Egypt & the NGOs' political card

When I first read the news about the multiple raids on the American NGOs here in my Egypt, I wasn’t surprised. I knew that SCAF is trying to shut down any source of pressure to let go of power and follow through on their promises to transition to democracy.
These NGOs’ primary work was to teach all the political factions in Egypt—including the Salafists and the Brotherhood—on how to run a campaign, how to draw a map of votes all across Egypt and how to expand a membership base. In other fair words, these NGOs were trying to build a foundation for a new and a real democracy here in my Egypt. Unfortunately, the SCAF—with its dictatorship mentality—saw this as a threat so they decided to crack down these nasty organizations and meanwhile also send a message to the US to back off. 
I started to freak out when we saw the situation between Egypt and the US escalate these past few weeks, when my government put 19 American activists on the no-fly list and on trial because they were arrested on some very lame accusations about foreign funding. Then, the US government threatened to stop the 1.3 billion dollar aid it grants to Egypt if it didn’t release those activists.
Why did I freak out? My number one concern wasn’t actually about how the process of democracy is being slowly shaken and destroyed by the government. I have lived under tyranny for 30 years of my life, so I am both used to and immune to these political stunts. I can see that their conspiracy theories are really excuses not to address real issues—like the issue of our overcrowded prisons, filled with activists from all across Egypt. And now that they’ve run out of native Egyptians to throw into these prisons, they’ve turned to foreign blood to fill these cells. But no, this wasn’t my main concern.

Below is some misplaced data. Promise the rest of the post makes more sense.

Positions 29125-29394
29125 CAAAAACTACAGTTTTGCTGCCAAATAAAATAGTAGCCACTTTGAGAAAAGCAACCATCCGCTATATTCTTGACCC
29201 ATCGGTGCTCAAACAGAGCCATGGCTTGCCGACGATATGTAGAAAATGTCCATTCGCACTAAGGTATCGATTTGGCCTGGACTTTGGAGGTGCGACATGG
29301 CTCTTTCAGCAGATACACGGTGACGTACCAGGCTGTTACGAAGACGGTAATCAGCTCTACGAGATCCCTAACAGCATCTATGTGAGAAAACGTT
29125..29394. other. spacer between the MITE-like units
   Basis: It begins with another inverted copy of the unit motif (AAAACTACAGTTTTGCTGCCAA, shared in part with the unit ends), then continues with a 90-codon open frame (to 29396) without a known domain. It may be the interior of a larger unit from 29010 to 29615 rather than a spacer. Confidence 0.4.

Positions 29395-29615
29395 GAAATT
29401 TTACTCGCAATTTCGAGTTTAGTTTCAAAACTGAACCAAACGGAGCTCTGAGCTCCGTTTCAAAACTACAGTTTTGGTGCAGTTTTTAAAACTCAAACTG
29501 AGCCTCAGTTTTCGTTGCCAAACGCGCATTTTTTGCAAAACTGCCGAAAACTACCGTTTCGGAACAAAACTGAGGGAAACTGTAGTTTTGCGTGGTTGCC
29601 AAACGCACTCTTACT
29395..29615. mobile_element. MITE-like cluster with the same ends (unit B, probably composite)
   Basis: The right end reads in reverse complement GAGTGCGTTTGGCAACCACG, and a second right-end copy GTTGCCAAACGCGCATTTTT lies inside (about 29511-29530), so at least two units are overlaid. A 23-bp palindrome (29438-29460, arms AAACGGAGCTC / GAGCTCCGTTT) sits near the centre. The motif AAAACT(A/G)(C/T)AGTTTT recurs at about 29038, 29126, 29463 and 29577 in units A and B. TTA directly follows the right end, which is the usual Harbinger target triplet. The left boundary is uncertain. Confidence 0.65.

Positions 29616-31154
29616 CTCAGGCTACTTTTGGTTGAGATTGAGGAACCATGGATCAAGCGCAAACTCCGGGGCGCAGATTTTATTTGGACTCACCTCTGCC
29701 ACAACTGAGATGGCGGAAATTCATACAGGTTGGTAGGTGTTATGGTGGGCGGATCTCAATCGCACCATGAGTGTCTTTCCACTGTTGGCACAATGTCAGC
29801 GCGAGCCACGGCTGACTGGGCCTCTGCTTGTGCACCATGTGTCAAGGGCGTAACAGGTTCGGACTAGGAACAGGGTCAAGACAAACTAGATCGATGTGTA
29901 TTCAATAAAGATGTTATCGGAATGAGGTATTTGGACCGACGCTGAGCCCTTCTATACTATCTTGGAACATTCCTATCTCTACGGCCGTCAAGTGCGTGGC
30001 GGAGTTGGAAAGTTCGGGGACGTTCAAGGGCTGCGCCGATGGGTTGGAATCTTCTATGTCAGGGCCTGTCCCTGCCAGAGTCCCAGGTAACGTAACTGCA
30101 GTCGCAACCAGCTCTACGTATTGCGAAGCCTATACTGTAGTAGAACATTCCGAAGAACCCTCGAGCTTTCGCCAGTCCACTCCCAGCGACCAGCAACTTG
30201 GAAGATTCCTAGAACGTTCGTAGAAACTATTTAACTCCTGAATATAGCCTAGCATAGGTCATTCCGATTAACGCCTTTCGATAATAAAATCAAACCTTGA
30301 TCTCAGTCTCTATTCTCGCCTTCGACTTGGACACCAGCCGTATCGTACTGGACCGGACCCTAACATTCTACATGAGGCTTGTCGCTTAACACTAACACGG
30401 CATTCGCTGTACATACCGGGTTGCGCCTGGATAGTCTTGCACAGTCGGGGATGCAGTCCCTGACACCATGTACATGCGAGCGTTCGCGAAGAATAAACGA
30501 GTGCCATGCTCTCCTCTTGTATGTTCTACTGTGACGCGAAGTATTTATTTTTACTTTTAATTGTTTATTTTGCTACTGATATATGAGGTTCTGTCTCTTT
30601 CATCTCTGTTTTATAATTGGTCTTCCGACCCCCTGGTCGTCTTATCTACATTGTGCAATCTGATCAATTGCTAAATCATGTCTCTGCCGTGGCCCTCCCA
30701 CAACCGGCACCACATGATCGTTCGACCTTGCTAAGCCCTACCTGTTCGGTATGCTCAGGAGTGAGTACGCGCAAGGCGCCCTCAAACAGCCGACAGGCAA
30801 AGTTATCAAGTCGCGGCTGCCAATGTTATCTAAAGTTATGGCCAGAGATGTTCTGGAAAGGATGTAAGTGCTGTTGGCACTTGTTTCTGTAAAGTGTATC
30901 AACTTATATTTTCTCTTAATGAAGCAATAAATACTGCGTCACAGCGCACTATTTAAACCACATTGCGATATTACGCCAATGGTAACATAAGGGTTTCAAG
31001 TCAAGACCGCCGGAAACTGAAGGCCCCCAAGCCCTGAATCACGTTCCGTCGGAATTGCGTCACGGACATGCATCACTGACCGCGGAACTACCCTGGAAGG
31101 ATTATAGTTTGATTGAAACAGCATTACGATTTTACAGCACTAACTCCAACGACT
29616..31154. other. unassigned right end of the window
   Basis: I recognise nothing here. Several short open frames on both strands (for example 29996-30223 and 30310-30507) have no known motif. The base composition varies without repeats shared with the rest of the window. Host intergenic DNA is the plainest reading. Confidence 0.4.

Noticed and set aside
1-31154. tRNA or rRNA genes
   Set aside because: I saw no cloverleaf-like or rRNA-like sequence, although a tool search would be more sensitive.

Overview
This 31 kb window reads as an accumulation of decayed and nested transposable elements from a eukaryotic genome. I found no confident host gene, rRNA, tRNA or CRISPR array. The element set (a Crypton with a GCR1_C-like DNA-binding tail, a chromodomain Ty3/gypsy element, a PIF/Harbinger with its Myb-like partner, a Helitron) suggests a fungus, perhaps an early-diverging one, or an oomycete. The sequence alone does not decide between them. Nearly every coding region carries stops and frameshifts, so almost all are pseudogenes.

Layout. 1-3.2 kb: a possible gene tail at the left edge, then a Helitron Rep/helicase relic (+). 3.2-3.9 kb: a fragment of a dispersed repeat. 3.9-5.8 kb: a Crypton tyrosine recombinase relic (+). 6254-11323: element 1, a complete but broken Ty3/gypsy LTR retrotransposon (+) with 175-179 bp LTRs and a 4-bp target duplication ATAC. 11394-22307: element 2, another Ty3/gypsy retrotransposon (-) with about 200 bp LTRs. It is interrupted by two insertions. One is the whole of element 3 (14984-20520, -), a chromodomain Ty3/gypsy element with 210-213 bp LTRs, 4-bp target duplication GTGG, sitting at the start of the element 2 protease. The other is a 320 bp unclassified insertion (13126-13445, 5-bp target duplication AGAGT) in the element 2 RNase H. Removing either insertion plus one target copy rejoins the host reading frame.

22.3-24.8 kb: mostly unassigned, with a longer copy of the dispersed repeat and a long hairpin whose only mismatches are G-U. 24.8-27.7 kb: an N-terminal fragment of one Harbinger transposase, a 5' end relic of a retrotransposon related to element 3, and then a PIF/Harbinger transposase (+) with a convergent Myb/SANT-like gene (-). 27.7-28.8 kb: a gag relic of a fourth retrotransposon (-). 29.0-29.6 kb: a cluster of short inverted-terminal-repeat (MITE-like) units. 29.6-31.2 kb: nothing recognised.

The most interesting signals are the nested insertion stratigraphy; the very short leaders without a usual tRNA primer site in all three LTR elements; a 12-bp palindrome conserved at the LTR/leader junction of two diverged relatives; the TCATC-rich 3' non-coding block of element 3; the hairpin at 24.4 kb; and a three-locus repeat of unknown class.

My concern was: is SCAF really willing to lose the US support along with their aid?
To me, the alternative to Egypt receiving US aid is very scary and would have very serious consequences. The alternative donors would be Russia and China—countries who seem to find it cool to disagree on anything and everything the US wants, no matter what, including supporting Al Assad and Iran for no other reason than to piss off the US.
I am very worried that my Egypt may end up seeking Russian and Chinese assistance, what I’d call “joining the other club.” If you consider the consequences of Russian or Chinese support,  you might see that this new club will likely lead my government away from democracy. Instead of encouraging democratic reform, they would probably give them tools to hunt and crack down anyone who asks for freedom or democracy. For that matter, I don’t think it’s a stretch to imagine either Russia and China even sending advisors on how to shut down those who dare to ask for liberty and democracy.
In the end, the one and only good thing that showed a glimpse of hope is when all three judges withdrew from this questionable trial. When that happened, I knew that Egypt’s judges are still brave and just, it is very clear why they stepped down from this trial.
The US was wise and smart about this situation. They have sent their experienced, right wing politician Senator McCain, who came and met with everyone here in Egypt, including the Muslim Brotherhood. In fact, he even tweeted about how the brotherhood was very helpful with this matter. This one tweet made the public here wonder about how the Brotherhood change their stands, because originally they had been in favor on the NGOs crackdown! So how can they at once claim to be in favor of cracking down on American NGOs but at the same time also see that Senator McCain left here very happy and pleased with their behavior. As I said before these guys are unpredictable.
The funniest thing regarding this matter is that the Egyptian PM announced that Egypt will never kneel down to the American pressure about letting their activists go home. Then, just a few days later on March 1st 2012, the American activists were indeed sent home on an American military plane. No one claimed responsibility for the decision to free the activists. The PM and his government announced later that they had nothing to do with the release, the police said the same thing and added that they were just following orders, the Minister of Justice also parroted these feelings, while the SCAF didn’t issue a word about who was or wasn’t in charge on the release.
In short, all of them washed their hands of this matter and we, the people, are left without a good answer to all of this.
Personally, my conclusions are as follows: the SCAF generals used this NGOs thing to send a loud and clear message to the United States. Then, they used the activists as a bargaining chip to get a good deal and issue some demands. From the start, the whole issue was a joke, which tells me that the future of my Egypt is very unpredictable and foggy.